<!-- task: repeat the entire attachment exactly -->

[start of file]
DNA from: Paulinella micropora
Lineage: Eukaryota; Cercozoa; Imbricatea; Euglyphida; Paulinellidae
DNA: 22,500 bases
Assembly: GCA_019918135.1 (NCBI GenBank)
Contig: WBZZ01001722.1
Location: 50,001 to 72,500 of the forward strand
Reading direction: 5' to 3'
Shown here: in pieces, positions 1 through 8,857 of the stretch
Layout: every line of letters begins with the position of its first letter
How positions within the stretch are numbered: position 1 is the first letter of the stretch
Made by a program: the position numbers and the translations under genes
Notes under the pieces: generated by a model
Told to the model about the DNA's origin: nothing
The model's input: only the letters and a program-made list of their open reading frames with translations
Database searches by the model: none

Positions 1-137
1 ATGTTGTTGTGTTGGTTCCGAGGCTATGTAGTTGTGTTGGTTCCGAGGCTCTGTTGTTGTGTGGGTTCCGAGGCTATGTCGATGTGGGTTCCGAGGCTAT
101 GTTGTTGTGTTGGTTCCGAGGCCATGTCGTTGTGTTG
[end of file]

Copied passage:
DNA from: Paulinella micropora
Lineage: Eukaryota; Cercozoa; Imbricatea; Euglyphida; Paulinellidae
DNA: 22,500 bases
Assembly: GCA_019918135.1 (NCBI GenBank)
Contig: WBZZ01001722.1
Location: 50,001 to 72,500 of the forward strand
Reading direction: 5' to 3'
Shown here: in pieces, positions 1 through 8,857 of the stretch
Layout: every line of letters begins with the position of its first letter
How positions within the stretch are numbered: position 1 is the first letter of the stretch
Made by a program: the position numbers and the translations under genes
Notes under the pieces: generated by a model
Told to the model about the DNA's origin: nothing
The model's input: only the letters and a program-made list of their open reading frames with translations
Database searches by the model: none

Positions 1-137
1 ATGTTGTTGTGTTGGTTCCGAGGCTATGTAGTTGTGTTGGTTCCGAGGCTCTGTTGTTGTGTGGGTTCCGAGGCTATGTCGATGTGGGTTCCGAGGCTAT
101 GTTGTTGTGTTGGTTCCGAGGCCATGTCGTTGTGTTG